A recent decision in the United States Bankruptcy Appellate Panel for the First Circuit, (Massachusetts), in simplest terms, allowed a mortgagor to avoid his mortgage because of how the Notary Public acknowledged the document. In light of that, as a Title Insurance provider throughout much of the United States, we thought this would be a good time to once again remind you of the importance of the proper completion of all information in the signature and acknowledgment sections of any document to be recorded, particularly one being signed by an Attorney-in-Fact.
In that case, the Mortgagors executed a Mortgage to Wells Fargo Bank pursuant to a Power of Attorney given to a representative of the Lender. In a subsequent Bankruptcy proceeding by the Mortgagors, in its attempt to avoid the Mortgage, the Bankruptcy Trustee maintained that the acknowledgment suffered from “three fatal flaws”: (1) the use of the phrase “personally appeared,” when, in fact, it is undisputed the Debtors did not appear; (2) the failure to specify in the appropriate blank space the form of identification by which the notary identified the signer (or signers) of the Mortgage; and (3) the failure to indicate whose free act and deed the notary was verifying.
The Bankruptcy Court agreed with the Trustee’s third argument, namely that the foregoing language failed to unequivocally express that the execution of the Mortgage was the free act and deed of the principals, i.e., the Debtors, and that this flaw was, indeed, fatal. Here, the preprinted form utilized by the notary combined with her failure to attend to the blank space and the inapplicable or inappropriate wording thereon created ambiguity concerning whether the execution of the Mortgage was the voluntary act of the Debtors. Although the acknowledgment contained a recitation that the Mortgage was signed “voluntarily for its stated purpose,” , the Court responded that it was left to speculate whether the voluntariness related to the principals (the Debtors) or to the attorney-in-fact (Obringer). Id at 14.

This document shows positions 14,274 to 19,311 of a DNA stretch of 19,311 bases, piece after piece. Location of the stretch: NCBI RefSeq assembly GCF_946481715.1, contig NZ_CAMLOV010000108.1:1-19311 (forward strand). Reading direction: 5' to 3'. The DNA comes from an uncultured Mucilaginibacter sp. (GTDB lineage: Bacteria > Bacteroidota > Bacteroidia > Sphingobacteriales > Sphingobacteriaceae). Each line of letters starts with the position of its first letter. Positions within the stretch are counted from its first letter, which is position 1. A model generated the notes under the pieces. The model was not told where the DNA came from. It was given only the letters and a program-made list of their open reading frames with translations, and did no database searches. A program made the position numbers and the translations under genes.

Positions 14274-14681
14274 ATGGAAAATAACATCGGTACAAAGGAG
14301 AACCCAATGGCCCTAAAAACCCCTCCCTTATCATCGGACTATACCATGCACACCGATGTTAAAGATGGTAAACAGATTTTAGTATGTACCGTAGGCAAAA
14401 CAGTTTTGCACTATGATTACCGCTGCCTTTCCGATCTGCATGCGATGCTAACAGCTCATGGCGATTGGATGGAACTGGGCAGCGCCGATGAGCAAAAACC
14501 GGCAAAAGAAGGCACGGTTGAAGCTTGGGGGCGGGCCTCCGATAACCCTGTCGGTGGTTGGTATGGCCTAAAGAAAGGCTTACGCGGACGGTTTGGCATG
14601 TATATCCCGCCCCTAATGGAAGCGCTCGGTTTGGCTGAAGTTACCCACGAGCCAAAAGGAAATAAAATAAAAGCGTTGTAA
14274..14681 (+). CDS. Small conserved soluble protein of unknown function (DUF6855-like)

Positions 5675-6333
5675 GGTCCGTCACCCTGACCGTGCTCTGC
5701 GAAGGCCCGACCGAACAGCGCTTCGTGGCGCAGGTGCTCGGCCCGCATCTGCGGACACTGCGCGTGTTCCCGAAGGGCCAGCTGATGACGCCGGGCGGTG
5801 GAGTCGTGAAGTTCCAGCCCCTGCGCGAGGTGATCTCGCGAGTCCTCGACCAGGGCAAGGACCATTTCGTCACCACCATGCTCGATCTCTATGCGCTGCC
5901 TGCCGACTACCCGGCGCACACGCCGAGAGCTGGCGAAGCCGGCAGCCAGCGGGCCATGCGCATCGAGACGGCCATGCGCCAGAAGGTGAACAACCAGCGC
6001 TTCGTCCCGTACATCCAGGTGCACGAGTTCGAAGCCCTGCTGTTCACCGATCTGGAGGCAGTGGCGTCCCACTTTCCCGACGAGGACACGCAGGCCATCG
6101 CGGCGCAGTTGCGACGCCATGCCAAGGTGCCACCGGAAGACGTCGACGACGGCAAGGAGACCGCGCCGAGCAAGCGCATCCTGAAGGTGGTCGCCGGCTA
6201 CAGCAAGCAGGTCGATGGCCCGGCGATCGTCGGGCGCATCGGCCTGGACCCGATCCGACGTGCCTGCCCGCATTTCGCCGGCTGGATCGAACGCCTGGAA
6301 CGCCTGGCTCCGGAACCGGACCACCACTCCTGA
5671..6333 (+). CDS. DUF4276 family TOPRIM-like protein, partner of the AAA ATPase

While the Title Insurance Company typically prepares the Deed and the lender the loan documents, it is critical that anyone signing such documents or acknowledging those signatures do so in the proper manner. An Attorney-in-Fact is not acting in their own capacity, but as an agent for someone else. Specific guidelines as to how they should sign and how the notary should acknowledge ensure that the document is legally valid in all manner and situation. No buyer or lender would want to have to defend their rights to a property due to such a preventable error. If you’re uncertain, then our experienced and knowledgeable Title Insurance staff can assist you.